The Canon of Economics
|December 8, 2013||Posted by Fred Foldvary under Editorials|
A “canon” is a set of items which are regarded by the chiefs of a field to be the accepted elements of the domain. Every religion, for example, has a canon of accepted ideas and documents such as the established books of the Bible. Every scientific field has a canon of propositions and facts accepted as genuine by the experts and by those in authority such as editors of the major journals and most members of the departments of the prominent universities.
The canon of economics consists of the propositions, methods, and historical facts accepted as true and applicable by most scholarly economists. This canon appears in textbooks and in the articles of the prominent journals. The ideas and methods outside the canon are referred to as heterodox economics, in contrast to the mainstream or orthodox canon. There have been articles and organizations about the mainstream and alternative canons, but they have not laid out what the canons consist of. Here is my attempt.
The canon of orthodox neoclassical economics consists of 1) supply and demand; 2) graphical curves of equal utility, inputs, and output; 3) marginal analysis (additional amounts of utility, inputs, outputs); 4) the factors or input variables of capital goods and labor; 5) the price level; 6) equations of production and utility; 7) the government-influenced money supply and the market-based velocity of the circulation of money; 8) economic and accounting profit; 9) market failure and government corrections; 10) equilibrium; 11) maximizing and minimizing within constraints; 12) the premises of subjective values, self-interest, scarcity, unlimited desires, and the uncertainty of the future; 13) the “time preference” for present day good relative to future goods; 14) the trade-off between goods and leisure; 15) the trade-off between equity and efficiency; 16) diminishing marginal utility; 17) diminishing marginal products; 18) theory from mathematical models; 19) econometric testing of hypotheses; 20) the producer and consumer surplus.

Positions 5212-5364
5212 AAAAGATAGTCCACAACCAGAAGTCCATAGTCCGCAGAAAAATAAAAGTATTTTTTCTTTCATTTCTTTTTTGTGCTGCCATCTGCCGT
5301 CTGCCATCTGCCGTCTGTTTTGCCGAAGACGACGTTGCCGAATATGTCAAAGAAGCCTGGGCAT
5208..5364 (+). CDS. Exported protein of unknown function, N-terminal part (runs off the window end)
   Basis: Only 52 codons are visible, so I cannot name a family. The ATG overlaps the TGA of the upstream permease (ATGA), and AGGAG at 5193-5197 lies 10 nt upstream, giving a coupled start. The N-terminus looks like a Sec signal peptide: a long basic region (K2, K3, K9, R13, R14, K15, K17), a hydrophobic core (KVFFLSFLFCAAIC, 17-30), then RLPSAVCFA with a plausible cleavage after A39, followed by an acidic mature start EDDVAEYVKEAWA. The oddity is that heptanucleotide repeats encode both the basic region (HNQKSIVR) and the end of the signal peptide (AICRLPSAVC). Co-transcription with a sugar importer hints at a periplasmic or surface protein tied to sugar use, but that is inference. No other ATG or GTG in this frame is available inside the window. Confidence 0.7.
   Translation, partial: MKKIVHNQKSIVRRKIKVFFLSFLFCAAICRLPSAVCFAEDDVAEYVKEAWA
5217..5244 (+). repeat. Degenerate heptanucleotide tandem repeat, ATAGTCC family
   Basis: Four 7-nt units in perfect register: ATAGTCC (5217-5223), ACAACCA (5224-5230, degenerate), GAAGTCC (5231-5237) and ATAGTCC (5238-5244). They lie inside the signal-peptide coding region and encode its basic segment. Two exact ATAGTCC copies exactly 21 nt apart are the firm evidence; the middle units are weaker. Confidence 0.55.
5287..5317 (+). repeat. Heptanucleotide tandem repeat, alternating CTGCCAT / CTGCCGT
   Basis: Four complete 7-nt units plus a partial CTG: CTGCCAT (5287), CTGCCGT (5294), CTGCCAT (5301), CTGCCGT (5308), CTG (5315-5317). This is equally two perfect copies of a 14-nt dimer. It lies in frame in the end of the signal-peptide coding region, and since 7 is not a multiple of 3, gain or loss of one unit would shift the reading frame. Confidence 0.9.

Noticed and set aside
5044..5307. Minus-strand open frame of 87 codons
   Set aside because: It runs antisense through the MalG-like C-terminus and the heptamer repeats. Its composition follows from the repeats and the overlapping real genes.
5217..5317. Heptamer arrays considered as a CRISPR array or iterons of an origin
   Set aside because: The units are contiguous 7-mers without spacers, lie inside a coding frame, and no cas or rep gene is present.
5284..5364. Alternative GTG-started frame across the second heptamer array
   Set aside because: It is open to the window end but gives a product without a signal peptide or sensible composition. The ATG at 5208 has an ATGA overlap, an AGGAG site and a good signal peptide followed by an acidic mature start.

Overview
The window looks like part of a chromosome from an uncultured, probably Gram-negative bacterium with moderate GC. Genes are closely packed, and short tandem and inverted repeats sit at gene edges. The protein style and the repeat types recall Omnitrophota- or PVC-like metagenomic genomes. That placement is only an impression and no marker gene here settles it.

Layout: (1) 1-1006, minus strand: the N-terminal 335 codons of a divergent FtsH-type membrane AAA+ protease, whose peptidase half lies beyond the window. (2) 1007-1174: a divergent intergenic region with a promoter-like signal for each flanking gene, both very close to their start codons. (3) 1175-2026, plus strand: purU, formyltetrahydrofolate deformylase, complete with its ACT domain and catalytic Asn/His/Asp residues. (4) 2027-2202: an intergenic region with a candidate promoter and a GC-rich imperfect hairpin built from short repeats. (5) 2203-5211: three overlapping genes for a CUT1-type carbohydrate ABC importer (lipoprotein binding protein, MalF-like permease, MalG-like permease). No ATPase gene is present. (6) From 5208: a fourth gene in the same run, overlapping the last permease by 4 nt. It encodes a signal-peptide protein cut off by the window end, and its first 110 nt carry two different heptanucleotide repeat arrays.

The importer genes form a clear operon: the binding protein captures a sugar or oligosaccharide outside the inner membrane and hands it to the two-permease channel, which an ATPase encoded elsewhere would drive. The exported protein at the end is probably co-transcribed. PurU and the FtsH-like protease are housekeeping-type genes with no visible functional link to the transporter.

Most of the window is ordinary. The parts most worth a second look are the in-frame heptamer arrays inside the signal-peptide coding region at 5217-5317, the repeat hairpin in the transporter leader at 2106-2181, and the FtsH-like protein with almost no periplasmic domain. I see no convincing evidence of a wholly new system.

Neoclassical economics is divided into several sub-schools for macroeconomic theory. The major schools and their canons are:
1) Keynesian or demand-side economics, with the canons of the consumption function, spending multiplier, and the determination of output from autonomous spending and the multiplier.
2) The Monetarist school, its canon being the equation of exchange: Money times velocity equals the price level times real output, hence monetary inflation generally causes price inflation.
3) The New Classical school with its canon of rational expectations, which makes inflationary policy ineffective.
4) The New Keynesian school with its canon of wages, prices, and interest rates stuck above equilibrium; it accepts New-Classical rational expectations but claims that contracts and other rigid conditions make expansionary policy effective in increasing output.